Could this be Gary’s gig now?

  22. Wow I have always felt that this writer had a special hatred for United but now as 90% that have so far commented the same thoughts then its obvious that my “feelings” were not only mine.1st day on the job and Mr. Kirby is considered the CEO who will ruin United. Previous CEO’s at United have brought some good I suppose and some bad but at least give him a chance of at least a year for heaven sake.

  23. @GK for avoidance of doubt I have never received a payment from Southwest Airlines, other than a $100 customer service voucher.

  24. Hiring Kirby was a huge mistake but typical of UA to see Kirby was available and rush to hire him rather than wondering why he was on the outs at AA and asking what does AA know about him that they should know.

    Come 2017, Kirby led a top-to-bottom reorganization of UA management that in many areas turned out to be just an excuse for weak leaders to get rid of people they didn’t like.

  25. @D. Rock sez: “Hiring Kirby was a huge mistake but typical of UA…”

    It was not a “mistake” just because you keep parroting that nonsense without considering the facts. Where was UA *financially*, which is really the bottom line and the yardstick, before Kirby was hired and after he was hired? Do you or others pushing the meme that “”hiring Kirby was a huge mistake” even have a clue?

    No need to answer that. It was rhetorical…

  26. Wow… so many opinions. Which is the right one? The elite customer, the employee, the blogger? Kirby was hated by AA employees, will soon be hated by UA employees. When you get up close to Oscar, he’s as phony as a $3 bill and I have first hand knowledge. United leads from behind, last to follow suit and always trying to do it cheaper.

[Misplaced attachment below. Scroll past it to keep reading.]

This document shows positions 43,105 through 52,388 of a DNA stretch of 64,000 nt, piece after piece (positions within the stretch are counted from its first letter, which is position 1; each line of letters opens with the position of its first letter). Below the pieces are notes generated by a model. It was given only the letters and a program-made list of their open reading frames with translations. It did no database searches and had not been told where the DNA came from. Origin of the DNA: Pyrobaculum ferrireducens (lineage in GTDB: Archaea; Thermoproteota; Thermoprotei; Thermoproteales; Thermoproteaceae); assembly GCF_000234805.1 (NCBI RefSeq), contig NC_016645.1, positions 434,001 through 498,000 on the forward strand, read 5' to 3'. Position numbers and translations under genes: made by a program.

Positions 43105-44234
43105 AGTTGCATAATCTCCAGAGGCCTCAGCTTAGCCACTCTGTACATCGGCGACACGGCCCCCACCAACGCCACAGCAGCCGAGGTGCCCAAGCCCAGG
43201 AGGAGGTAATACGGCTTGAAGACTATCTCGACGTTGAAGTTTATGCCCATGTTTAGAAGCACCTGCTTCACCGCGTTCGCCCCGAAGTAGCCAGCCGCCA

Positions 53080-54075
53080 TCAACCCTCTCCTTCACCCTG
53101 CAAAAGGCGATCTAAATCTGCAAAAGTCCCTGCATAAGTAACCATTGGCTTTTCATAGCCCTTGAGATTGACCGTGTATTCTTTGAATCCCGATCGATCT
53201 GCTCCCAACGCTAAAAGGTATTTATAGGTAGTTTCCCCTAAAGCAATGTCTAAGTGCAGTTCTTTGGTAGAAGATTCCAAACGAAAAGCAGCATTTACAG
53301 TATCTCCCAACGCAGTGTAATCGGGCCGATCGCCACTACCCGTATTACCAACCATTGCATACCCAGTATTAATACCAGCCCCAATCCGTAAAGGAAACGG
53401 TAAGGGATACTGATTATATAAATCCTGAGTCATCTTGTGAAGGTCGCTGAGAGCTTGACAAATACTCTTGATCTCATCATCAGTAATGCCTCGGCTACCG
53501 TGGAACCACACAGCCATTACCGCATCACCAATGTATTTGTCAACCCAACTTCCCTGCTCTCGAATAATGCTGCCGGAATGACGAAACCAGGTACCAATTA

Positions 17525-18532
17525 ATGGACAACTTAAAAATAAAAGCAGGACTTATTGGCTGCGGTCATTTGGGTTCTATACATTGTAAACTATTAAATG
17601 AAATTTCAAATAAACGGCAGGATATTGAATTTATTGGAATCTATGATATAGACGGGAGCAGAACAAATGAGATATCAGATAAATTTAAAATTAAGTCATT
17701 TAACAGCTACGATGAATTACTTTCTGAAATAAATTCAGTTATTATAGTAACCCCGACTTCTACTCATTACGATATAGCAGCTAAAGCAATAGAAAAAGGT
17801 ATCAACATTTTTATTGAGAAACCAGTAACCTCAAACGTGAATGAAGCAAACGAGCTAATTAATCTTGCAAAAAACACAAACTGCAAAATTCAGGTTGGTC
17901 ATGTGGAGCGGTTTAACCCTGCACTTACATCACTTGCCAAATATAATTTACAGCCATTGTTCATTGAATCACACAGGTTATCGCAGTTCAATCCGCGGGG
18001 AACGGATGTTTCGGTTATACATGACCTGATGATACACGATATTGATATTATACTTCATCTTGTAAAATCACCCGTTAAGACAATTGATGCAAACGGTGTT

27. To all of you, Munoz knew he was over his head from the start. His experience in the BOD was unceremoniously noted. He hired Kirby, because he could be as ruthless as Blafoon, Smisek, or any others who came from CO. I hate to say it, I hope Kirby tries to be a man of the people, but I think he will destroy another Icon of the aviation industry.

  28. @gary

    The bag man never carries a business card when delivering the cash…

    Unfortunately you are what is wrong with much of the world these days. While social media and the internet had great prospects it gave a voice to those with an agenda, bullies, nutters and the ill informed.

    People will read your story as a fact when in it is actually an opinion not supported by data. Just a grudge because United revamped their FF program or perhaps a united employee stole your wife away from you? You now use your pulpit to break “news” when it’s an opinion. Your recent clickbait story on their early out program is a good example. You wrote the title as if it pertained to all employees, got many of the facts wrong. Yet you didn’t correct your story. Instead you left it full of inaccurate information and unless someone took the time to do research or read the comments they would accept it as being factual. That is how a false narrative is spun by in Internet blogger.